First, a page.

SAGINAW, Mich. — A credit union here has been going a little wild.
In the last few years, Wildfire Credit Union changed its name, transformed technology offerings in its four branches (three of which are new), remodeled its headquarters and is getting ready to install a new account-processing platform.
"The IT transformation is really a part of the overall transformation of the credit union over the last five years," said Tim Benecke CEO of the $685 million institution. "Our focus has been on growth goals, which required greater flexibility and scaleability as well as wanting to provide a more modern member experience."
In 2009 Wildfire CU replaced the former Communications Family Credit Union and currently serves 38,500 members, (Membership is open for anyone who lives, works, worships or attends school in Saginaw, Midland, Bay, Tuscola, Gratiot, Genesee and Shiawassee counties.)
Benecke and the credit union's Vice President of Technology, Mark Schuiling, explained that since then, numerous member-facing upgrades have been adopted — including drive-up two-way video monitors.
"We moved all of our teller lines to a pod concept with cash recyclers, signature pads and receipt printers," said Schuiling. "These are barrier free opposed to a traditional teller line. We are trying to push as much as we can to the front line."
And while the technologies are user-friendly and intuitive, employee training by both third-party vendors and credit union tech staff is required.
Training also extends to the credit union's 10-person IT department.
"We have really overhauled the entire IT network, including the infrastructure and virtualized as much as possible," said Schuiling. "There always has been and always will be an IT learning curve, but I have a good, knowledgeable staff, which provided a good base to spring board off of."
In an effort to support new state-of-the-art branches that will eventually use iPads, Benecke and Schuiling said they needed to modernize the credit union's account-processing platform, a discovery process that began last October.
"We wanted to find a core solution that could take advantage of some of what we built on the virtual infrastructure and our highly available network, while staying flexible and current so we can do our own development if necessary," said Schuiling.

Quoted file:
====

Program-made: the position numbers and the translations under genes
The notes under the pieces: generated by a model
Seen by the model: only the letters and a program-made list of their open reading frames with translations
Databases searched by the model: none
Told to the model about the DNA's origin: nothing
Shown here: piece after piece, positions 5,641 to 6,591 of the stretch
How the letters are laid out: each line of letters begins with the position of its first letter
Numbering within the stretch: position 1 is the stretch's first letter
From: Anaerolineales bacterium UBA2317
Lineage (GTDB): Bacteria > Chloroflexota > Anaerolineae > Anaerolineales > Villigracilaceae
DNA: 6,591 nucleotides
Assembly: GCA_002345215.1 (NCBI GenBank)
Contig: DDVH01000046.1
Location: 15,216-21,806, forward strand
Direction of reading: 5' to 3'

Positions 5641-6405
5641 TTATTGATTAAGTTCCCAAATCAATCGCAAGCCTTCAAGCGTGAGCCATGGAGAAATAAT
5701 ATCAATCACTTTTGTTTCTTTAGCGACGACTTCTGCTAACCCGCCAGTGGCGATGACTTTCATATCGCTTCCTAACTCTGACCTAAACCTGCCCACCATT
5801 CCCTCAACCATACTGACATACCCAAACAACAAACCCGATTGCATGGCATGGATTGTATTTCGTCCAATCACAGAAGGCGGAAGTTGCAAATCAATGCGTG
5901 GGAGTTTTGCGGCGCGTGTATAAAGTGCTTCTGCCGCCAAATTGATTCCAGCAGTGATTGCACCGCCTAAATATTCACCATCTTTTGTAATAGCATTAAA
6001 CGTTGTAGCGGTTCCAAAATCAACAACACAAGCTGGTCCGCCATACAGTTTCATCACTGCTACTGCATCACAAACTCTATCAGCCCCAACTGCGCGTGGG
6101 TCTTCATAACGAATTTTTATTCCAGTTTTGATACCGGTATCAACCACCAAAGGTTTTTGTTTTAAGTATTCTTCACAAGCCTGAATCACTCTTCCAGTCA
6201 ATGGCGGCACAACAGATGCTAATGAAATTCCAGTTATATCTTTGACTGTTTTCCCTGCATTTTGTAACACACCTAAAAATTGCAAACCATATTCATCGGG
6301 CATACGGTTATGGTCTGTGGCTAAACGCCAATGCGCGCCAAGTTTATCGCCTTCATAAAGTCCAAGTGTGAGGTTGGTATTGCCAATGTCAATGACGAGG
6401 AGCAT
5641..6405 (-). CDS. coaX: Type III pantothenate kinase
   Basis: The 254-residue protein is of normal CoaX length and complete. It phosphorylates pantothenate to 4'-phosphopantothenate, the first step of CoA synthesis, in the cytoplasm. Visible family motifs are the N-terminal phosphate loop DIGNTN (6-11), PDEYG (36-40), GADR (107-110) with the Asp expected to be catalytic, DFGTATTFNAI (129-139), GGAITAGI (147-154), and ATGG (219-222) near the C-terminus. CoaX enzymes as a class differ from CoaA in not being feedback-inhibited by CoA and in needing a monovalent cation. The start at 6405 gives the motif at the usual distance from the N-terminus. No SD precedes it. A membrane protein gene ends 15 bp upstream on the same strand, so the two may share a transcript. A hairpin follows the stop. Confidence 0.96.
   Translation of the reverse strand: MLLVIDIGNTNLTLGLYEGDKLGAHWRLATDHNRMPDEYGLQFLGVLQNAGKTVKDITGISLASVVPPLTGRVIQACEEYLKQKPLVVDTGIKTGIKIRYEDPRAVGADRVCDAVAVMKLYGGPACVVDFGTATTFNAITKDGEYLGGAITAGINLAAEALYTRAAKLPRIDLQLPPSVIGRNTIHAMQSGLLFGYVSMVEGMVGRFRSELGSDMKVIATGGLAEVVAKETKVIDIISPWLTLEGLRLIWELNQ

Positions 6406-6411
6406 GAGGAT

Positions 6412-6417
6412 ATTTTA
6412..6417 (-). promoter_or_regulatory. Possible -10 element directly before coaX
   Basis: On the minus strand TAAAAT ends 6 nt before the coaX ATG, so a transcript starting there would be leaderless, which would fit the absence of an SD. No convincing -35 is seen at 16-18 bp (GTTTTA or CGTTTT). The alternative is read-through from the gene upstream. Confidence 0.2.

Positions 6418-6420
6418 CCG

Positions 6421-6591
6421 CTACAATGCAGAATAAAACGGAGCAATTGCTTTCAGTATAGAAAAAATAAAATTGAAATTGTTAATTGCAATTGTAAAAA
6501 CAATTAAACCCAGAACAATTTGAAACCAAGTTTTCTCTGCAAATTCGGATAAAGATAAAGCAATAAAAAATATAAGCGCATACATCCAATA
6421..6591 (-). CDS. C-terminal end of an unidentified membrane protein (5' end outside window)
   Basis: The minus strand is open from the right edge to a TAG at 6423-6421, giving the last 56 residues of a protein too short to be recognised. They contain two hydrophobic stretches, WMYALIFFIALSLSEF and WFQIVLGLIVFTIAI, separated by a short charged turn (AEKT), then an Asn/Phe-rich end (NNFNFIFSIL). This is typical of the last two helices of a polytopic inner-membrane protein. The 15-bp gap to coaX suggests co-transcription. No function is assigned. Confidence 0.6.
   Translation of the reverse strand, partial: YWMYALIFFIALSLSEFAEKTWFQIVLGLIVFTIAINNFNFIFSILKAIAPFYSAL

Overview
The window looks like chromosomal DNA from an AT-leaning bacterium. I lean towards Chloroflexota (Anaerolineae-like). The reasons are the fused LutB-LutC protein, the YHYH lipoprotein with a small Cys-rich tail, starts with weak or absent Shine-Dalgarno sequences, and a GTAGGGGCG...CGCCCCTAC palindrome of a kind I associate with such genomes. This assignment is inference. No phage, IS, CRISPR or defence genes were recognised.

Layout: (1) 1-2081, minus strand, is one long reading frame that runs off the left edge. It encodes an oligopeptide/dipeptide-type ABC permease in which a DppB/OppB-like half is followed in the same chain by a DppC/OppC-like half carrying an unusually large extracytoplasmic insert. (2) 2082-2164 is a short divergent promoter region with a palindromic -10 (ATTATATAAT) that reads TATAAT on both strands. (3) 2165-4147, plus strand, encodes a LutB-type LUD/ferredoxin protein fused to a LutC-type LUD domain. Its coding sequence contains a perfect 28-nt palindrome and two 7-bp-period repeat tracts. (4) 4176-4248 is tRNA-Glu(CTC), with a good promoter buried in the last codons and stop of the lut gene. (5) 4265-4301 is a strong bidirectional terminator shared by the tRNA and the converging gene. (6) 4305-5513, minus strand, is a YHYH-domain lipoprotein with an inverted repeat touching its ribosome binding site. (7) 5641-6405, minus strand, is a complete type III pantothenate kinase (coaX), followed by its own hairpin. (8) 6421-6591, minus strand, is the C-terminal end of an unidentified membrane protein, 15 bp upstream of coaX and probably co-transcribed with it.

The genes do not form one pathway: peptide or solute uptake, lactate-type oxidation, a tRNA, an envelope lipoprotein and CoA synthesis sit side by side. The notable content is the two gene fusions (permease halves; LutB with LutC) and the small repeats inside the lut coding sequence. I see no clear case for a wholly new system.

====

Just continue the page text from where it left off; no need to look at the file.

After reviewing various vendor offerings, Wildfire CU selected Fiserv's modern standards-based, person-centric DNA platform due to its ability to support and facilitate the credit union's growth goals.
DNA's advanced relational data model stores and manages vast amounts and types of member information, which, in turn, provides a comprehensive view of each member relationship with no redundant data, according to Schuiling. The target date for conversion is Oct. 18, 2015, noted Benecke.
"We are very early on in the conversion process," said Schuiling. "There has been a lot of discussion up to this point and we haven't gotten our hands on anything yet. But we will have the ability to do custom programming using current standard languages so I can go to colleges or other industries to get developers who will know the tools and languages necessary to jump in and do whatever we need to do."
Custom in-house programming is not new to Wildfire CU. Over the last few years, it has undertaken a variety of projects including, internal automation applications.
On the member side, Schuiling and his team have done custom coding for the home-banking platform. "If at all possible, if we can dream it up, we want to make it real without waiting on someone else to do it," Schuiling said.
And while the credit union's overall makeover was intended to increase its reach to younger members, the statistics are seemingly more impressive than Benecke imagined.
"Over the last several years, 40% to 50% of our new members have been under the age of 40 — that represents about 5,000 new members," he noted.